But he didn’t want to sell a representation of the work. Instead, he wanted to allow ownership of a piece – or multiple pieces – of the physical work as NFTs.” – said Thyssen.

The concept that physical artworks can be part-owned by numerous collectors is not necessarily new.

Still, that open source platforms like Tezos can be used to assign and validate part ownership of an artwork opens up entirely new – and arguably more democratized and transparent – markets for art and artists.

Tezos, art, and artists

Tezos has quickly gained momentum and popularity among artists due to the platform’s eco-friendly Proof of Stake chain, low transaction fees, and passionate NFT community. For artists – cost-conscious, appreciative of the natural world, and who understand the power of community – Tezos comes across as a natural choice.

According to Ng, Tezos focuses on advocating for sustainability in blockchain design. The platform’s Proof of Stake network helps address energy efficiency concerns, which subsequently keeps transaction costs low.

“What we see is that artists are aware of how Tezos’ Proof of Stake structure works, and so they’re quick to advocate Tezos to other artists. That’s part of the reason we have such a thriving NFT community.”

As a curator and President of the Singapore Art Galleries Association (AGAS), Hori is excited about the prospect of Tezos becoming more popular as the NFT trend gains momentum.

“When artists mint or tokenize or attach their physical artwork, as well as their digital artwork, to a smart contract, it helps in the recording of everything that he or she has permitted, whether it gets sold or not because it’s on the ledger.

When curators like me, 30 years down the road, want to curate a show, we can readily access a transparent record of an artist’s practice.”

Thyssen thinks that platforms like Tezos will resonate even more with artists in the Asia Pacific region, where traditional channels hold less sway and individual spending power amongst artists varies against Proof of Work blockchain technologies like Ethereum.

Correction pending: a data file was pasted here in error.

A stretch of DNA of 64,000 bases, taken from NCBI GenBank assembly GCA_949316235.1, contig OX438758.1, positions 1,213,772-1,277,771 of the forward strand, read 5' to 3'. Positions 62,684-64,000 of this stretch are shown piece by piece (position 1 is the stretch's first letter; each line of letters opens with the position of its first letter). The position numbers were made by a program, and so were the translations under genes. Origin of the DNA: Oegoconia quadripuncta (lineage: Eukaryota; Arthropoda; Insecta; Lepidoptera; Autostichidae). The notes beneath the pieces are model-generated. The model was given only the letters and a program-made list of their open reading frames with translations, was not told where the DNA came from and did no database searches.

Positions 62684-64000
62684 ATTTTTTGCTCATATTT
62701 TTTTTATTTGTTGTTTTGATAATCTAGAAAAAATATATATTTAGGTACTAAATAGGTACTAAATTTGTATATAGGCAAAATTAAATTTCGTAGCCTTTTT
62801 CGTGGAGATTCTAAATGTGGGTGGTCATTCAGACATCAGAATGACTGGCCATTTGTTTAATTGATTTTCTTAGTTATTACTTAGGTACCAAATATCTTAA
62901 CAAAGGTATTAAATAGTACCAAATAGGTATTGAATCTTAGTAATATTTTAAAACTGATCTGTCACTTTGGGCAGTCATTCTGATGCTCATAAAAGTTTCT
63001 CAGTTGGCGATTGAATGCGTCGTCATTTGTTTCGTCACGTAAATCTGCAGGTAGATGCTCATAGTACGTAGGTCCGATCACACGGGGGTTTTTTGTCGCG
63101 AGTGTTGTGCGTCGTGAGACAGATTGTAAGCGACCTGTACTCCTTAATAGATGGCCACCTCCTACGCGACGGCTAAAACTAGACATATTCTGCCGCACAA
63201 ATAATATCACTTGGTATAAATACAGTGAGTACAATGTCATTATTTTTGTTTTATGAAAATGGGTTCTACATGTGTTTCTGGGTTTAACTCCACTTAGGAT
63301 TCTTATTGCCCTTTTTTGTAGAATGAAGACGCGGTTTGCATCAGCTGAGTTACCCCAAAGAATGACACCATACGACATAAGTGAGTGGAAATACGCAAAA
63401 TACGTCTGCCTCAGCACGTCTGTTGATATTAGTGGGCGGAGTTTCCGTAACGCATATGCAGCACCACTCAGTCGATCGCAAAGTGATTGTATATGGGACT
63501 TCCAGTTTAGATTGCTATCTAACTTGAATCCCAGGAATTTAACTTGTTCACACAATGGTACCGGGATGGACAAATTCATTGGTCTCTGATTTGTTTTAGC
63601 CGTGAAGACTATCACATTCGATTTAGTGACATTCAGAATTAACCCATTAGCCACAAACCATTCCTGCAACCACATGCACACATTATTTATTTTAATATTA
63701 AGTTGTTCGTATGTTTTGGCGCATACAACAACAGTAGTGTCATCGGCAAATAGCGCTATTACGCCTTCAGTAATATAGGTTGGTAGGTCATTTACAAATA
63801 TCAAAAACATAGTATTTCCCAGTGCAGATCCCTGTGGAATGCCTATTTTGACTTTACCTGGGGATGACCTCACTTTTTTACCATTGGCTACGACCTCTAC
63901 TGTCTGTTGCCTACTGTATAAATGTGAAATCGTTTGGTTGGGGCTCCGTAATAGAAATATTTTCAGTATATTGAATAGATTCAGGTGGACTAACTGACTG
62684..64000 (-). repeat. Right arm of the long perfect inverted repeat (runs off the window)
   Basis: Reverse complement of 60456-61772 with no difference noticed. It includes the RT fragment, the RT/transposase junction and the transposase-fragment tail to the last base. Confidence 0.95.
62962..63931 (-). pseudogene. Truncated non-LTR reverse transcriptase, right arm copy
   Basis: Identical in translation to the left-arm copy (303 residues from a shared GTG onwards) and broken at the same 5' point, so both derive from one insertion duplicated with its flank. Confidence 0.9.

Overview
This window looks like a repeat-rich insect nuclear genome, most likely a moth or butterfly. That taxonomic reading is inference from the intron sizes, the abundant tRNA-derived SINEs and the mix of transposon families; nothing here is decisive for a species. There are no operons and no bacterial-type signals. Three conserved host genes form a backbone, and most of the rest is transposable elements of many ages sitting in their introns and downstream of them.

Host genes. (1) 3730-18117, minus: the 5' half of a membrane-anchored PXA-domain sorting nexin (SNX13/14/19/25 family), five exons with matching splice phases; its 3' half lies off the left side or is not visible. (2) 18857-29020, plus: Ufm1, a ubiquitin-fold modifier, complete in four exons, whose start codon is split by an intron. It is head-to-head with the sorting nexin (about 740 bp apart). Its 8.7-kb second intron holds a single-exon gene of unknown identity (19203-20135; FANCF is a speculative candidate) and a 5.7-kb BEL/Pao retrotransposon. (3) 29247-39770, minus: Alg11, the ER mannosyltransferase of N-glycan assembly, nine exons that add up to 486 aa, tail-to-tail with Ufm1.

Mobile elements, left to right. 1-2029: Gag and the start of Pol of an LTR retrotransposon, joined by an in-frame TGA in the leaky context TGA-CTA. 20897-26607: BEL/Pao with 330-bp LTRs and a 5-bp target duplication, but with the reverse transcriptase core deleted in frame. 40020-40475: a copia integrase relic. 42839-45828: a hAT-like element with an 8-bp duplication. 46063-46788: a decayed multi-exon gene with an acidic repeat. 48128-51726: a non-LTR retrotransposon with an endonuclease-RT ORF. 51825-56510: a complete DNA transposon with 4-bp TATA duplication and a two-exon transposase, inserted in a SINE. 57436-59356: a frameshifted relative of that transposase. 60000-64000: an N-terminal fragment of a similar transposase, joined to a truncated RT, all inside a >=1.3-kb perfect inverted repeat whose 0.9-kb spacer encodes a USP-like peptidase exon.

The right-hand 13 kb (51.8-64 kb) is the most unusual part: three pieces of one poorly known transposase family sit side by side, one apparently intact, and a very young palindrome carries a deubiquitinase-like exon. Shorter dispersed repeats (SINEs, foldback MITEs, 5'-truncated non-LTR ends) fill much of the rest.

“In Asia, a lot of people can’t afford to pay $35 – $200 to list one art piece. That sort of defeats the purpose (for the artist). If you’re selling NFTs for thousands of dollars, then people don’t care about $50 transaction fees. But if your NFT is much cheaper, that doesn’t mean it’s less valuable. It just means it’s cheaper.”

Embracing decentralization

Asked whether, as an artist, he is concerned with the hypothetical of an owner of his NFT-minted works purposely ‘burning’ a work to increase the value of his other works, Thyssen was quick to double down on the tenets of decentralization.

“No, I think that’s completely legitimate. If we really talk about decentralization, then you have to give the owner(s) of the work that power; otherwise, you’re not decentralizing the art.” 

And that’s where ethics comes into play, argued Thyssen, as to fully embrace the promise of NFTs, artists need to offer up the artwork to art’s new era and all its quirks.

“You commit to that one work, one mint, no matter how many additions you make.”

Ultimately, the most profound benefit decentralized ecosystems like Tezos provide artists and collectors is perhaps the most ephemeral of all; trust.

For the first time, asset owners can move assets between platforms because they can trust that the system is decentralized and no one party or interest holds sway.

And while discussions around the promise and problems of NFTs are still very much in their infancy, it is perhaps artists who are best qualified to uncover the blockchain’s benefits to society as a whole.

Watch the full panel discussion here: